The pushmi-pullyus of Doctor Dolittle were two-headed beasts who were impossible to creep up on, and who looked very reminiscent of a llama with no rear end. Hugh Lofting wrote Doctor Dolittle stories for his children in wartime letters, when the scenes of war were either ‘too horrible or too dull to describe’. The Doctor can speak to animals, and thus creates understanding between species. Lofting’s consistent theme was that, by reaching out to one another through the offer of communication and friendship, anything is possible. Lofting fervently hoped that, with the right attitude and the right tools, living together in harmony was not such an outlandish idea; it isn’t surprising that someone surviving the WWI trenches would hope to avoid a repeat.
Human beings are inherently pushmi-pullyus, in that we are fundamentally physically individual (with the notable exception of conjoint twins!) but we exist in social structures. Our social structures frame our sense of our own identities as well as our sense of purpose and belonging. My worst fears of the approaching post-pandemic world are around the societal shift that may be driven by physical distancing, at the very time that the world is sharing a combined experience unlike anything in history.
It is relatively rare for an entire country to have a similar shared experience, let alone the globe. World War II was probably the last experience that united much of the globe, but even that did not touch every corner. The Spanish Flu might have engendered more commonality but the lack of communications in so many places meant that the 1918-1920 pandemic experience was shared generally in the aftermath, rather than in the experience. Today we have a world where a disease has spread rapidly to all corners of the globe in 6 months and there are few countries that have not experienced COVID-19. And if they haven’t yet experienced it, there is no doubt that they know about it and are acting to prevent its arrival. A large proportion of countries are locking down their people in similar ways and at the same time and most countries have closed their borders to everyone except their own nationals. Today is notable in that, for the first time in many decades, there has not been a single international arrival in New Zealand.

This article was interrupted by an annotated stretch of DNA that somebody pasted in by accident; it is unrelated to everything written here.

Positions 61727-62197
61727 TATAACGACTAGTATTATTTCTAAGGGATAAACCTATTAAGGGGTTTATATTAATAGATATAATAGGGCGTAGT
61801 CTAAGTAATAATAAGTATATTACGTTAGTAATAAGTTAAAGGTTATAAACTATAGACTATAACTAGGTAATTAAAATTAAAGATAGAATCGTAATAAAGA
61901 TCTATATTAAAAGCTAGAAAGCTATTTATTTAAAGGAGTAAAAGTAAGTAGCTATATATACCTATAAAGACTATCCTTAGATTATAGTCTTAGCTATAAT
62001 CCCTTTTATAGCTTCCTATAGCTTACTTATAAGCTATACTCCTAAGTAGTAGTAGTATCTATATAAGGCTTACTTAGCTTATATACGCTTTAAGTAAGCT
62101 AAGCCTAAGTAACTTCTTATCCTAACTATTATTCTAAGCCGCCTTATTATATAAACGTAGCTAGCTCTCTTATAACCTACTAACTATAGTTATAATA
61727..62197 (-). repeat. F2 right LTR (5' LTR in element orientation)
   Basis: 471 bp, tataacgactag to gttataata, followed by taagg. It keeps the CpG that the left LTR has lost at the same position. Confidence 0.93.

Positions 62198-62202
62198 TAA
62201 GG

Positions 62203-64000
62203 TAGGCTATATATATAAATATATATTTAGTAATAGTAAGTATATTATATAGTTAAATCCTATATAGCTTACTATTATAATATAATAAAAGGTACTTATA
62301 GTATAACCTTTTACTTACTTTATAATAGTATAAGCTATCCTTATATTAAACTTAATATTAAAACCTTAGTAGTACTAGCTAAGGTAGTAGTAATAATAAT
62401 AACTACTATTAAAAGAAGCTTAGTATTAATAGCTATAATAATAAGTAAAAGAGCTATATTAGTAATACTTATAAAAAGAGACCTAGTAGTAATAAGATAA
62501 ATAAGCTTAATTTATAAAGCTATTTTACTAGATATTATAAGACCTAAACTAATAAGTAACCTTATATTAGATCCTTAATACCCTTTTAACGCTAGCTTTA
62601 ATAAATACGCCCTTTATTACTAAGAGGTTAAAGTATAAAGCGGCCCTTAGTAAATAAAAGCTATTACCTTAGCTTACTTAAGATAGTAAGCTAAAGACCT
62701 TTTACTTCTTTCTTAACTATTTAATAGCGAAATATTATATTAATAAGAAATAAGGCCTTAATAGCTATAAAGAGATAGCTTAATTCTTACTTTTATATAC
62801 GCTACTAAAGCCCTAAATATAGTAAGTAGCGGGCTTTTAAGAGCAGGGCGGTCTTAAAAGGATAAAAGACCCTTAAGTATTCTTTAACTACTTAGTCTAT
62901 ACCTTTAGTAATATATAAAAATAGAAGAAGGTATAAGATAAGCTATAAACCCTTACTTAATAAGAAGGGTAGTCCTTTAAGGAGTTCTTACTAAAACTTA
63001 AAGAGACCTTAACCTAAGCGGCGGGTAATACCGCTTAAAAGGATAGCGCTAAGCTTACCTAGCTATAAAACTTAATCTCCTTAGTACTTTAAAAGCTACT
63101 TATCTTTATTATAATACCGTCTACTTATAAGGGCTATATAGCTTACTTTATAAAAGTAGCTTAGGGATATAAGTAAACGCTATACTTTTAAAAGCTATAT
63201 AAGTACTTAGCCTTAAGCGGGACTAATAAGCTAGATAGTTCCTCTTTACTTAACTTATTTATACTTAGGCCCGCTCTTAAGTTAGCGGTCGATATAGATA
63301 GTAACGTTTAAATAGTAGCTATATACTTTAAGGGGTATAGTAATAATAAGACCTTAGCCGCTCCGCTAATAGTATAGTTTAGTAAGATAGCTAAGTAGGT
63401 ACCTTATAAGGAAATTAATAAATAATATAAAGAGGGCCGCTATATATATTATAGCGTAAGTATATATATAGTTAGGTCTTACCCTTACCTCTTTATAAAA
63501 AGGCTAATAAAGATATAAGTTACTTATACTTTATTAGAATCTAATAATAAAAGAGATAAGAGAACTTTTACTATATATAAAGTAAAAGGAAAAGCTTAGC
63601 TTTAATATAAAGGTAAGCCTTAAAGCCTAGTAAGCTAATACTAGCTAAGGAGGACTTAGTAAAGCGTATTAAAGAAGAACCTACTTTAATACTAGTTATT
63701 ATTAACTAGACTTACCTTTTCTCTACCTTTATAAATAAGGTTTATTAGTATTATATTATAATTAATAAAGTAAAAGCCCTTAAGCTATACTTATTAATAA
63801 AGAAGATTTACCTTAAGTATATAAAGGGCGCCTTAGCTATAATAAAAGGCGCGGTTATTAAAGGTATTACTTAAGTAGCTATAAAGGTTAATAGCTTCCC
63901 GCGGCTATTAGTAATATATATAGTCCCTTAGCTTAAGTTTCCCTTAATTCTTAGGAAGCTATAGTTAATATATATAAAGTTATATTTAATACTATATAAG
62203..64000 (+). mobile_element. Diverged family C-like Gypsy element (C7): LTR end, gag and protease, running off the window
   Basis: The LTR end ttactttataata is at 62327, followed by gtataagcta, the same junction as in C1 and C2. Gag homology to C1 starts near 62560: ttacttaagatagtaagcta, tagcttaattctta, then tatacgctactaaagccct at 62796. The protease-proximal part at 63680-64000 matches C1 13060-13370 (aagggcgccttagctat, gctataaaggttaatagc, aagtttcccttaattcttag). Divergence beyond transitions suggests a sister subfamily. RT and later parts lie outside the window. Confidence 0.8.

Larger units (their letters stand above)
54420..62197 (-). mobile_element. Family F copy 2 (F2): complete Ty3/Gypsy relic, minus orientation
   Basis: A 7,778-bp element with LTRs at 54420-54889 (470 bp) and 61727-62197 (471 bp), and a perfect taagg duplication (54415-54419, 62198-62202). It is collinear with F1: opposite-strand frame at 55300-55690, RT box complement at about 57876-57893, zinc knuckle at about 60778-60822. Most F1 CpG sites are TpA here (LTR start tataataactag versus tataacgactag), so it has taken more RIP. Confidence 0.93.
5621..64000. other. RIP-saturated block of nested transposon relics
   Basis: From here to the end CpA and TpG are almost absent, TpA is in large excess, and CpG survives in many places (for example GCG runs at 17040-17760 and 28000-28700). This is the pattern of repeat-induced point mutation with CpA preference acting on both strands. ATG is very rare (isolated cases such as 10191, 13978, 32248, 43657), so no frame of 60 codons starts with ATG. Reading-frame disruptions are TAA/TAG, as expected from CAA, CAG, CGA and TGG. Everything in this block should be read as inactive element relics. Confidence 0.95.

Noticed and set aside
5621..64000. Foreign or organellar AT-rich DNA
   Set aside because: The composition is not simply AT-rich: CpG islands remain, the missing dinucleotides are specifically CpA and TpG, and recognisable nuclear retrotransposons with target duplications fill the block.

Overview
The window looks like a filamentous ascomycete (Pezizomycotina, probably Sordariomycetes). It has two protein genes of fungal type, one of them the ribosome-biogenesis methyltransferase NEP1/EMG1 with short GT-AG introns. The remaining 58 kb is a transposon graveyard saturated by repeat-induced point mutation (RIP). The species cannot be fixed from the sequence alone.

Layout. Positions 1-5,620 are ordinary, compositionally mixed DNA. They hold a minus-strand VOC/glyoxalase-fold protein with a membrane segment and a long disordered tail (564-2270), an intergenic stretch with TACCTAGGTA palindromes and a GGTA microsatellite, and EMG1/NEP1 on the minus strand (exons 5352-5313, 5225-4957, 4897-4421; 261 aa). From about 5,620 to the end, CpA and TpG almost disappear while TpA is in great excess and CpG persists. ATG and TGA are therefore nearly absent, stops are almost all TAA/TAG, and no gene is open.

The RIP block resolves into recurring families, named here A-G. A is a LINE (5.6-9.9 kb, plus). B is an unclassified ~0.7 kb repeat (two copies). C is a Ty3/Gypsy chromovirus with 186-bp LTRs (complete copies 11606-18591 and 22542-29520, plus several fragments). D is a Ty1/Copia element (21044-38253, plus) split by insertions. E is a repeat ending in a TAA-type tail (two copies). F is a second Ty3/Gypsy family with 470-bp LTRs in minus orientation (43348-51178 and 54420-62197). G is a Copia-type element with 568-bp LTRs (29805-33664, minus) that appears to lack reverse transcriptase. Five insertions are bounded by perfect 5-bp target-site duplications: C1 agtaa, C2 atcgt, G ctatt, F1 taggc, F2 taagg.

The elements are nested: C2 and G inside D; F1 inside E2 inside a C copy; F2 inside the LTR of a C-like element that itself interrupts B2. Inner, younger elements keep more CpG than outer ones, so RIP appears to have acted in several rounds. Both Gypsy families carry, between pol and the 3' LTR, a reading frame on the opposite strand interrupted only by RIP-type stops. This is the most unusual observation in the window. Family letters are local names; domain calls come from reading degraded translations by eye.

Most amazing, in the sense of the history of the world, is that we can all talk about what is happening to us, with each other, in real time. We can see images and sounds of what is happening across our own country and in other countries. We can call, Zoom, Skype, iMessage, House Party to discuss our state or have virtual drinks and use Facebook, Twitter or Instagram to broadcast our thoughts and frustrations. There is a feeling of the potential to be united, as well as the potential to throw off the bonds of the pre-existing societies into which we had blindly meandered. We know what most other people are experiencing, and we know we are all suffering together, though some clearly far more than others (not that this is unusual at a world, country or community scale).
However, while we are becoming united through virtual connectivity, so many gains of past decades are potentially being lost through physical distancing. My memories of New Zealand of the 1970s was a place where people shook hands upon introduction and departure. I remember a degree of shock after joining the University of Canterbury Canoe Club in the late 1980s, where I found that hugging was the norm as a greeting. This was not my norm and I was not at all sure if I was comfortable with it; however that feeling soon passed and someone who didn’t hug you upon meeting you started to seem standoffish. Chris experienced this from a very different perspective. He grew up in Chile, a Latin American-influenced country where physical closeness was a norm, and New Zealand behaviours seemed quite cold and strange when he moved here to start University in 1983.